Screening for levels of C-reactive protein and other compounds recently found to be associated with coronary heart disease may not help physicians predict risk for the condition with any more accuracy than traditional major risk factors.
Major risk factors for coronary heart disease ( CHD ), which include age, race, sex, blood pressure, diabetes, total and HDL cholesterol levels, smoking status and the use of medications to control blood pressure, predict an individual's probability of developing the condition with reasonable accuracy. Most are also modifiable, so physicians can advise patients on how to change their lifestyle to reduce their risk, according to background information in the article.
In recent years, researchers have identified additional risk factors and chemical markers associated with CHD, such as C-reactive protein, a compound in the blood that signifies inflammation caused by injury or infection.
Aaron R. Folsom, at University of Minnesota, Minneapolis, and colleagues with the Atherosclerosis Risk in Communities ( ARIC ) Study assessed the benefits of screening patients' levels of 19 novel chemical markers, including C-reactive protein, antibodies against infectious diseases, B vitamins and compounds involved in the functioning of blood vessel lining. The ARIC Study enrolled a total of 15,792 adults between the ages of 45 and 74 years in 1987-1989. The participants underwent a physical examination, including assessment of major risk factors, at the beginning of the study and every three years afterward. At four times during the follow-up period, researchers collected blood and DNA samples for analysis. Patients continue to be tracked for the development of coronary heart disease.
Several of the compounds tested, including C-reactive protein and vitamin B6, were significantly associated with coronary heart disease. The researchers looked at each marker and assessed the probability that a participant who developed coronary heart disease within a five-year period had a higher risk score than a participant who did not develop CHD. Using this method, they determined that most of the novel markers did not significantly increase the ability of physicians to predict coronary heart disease.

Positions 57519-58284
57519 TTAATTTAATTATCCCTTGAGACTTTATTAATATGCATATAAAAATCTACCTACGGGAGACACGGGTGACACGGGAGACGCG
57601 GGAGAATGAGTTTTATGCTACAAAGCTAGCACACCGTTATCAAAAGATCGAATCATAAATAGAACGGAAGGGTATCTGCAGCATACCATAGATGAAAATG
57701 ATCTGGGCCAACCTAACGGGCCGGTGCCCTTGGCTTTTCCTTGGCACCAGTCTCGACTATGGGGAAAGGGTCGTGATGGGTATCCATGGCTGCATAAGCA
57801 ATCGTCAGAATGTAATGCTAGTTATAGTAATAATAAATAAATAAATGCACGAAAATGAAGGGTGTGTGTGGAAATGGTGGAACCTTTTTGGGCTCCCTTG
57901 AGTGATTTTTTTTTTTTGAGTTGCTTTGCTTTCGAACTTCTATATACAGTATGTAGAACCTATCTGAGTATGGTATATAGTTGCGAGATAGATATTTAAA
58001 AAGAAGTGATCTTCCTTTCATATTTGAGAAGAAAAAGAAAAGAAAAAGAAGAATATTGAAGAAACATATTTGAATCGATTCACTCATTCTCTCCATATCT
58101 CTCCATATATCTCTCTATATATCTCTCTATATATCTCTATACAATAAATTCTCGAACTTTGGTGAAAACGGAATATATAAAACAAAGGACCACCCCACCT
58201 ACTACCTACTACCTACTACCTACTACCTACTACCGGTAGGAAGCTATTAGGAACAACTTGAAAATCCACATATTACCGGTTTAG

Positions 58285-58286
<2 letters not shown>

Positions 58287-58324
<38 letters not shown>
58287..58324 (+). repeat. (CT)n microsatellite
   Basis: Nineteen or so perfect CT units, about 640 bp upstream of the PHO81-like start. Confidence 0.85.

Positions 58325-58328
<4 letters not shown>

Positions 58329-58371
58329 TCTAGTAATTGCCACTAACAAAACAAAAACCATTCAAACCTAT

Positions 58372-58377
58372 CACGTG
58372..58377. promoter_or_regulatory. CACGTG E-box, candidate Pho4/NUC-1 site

"Although the significant and independent association of a novel risk factor with coronary heart disease often does not equate to improved prediction of coronary heart disease beyond that of basic risk factors, this does not imply that the novel risk factor is pathophysiologically unimportant or unsuitable as a target for intervention," the authors write. " Based on the totality of evidence, however, C-reactive protein level does not emerge as a clinically useful addition to basic risk factor assessment for identifying patients at risk of a first coronary heart disease event."
Routine screening is not warranted for any of the other 18 novel risk factors tested either, the authors conclude. " On the other hand, our findings reinforce the utility of major, modifiable risk factor assessment to identify individuals at risk for coronary heart disease for preventive action," they write.
Source: Archives of Internal Medicine, 2006
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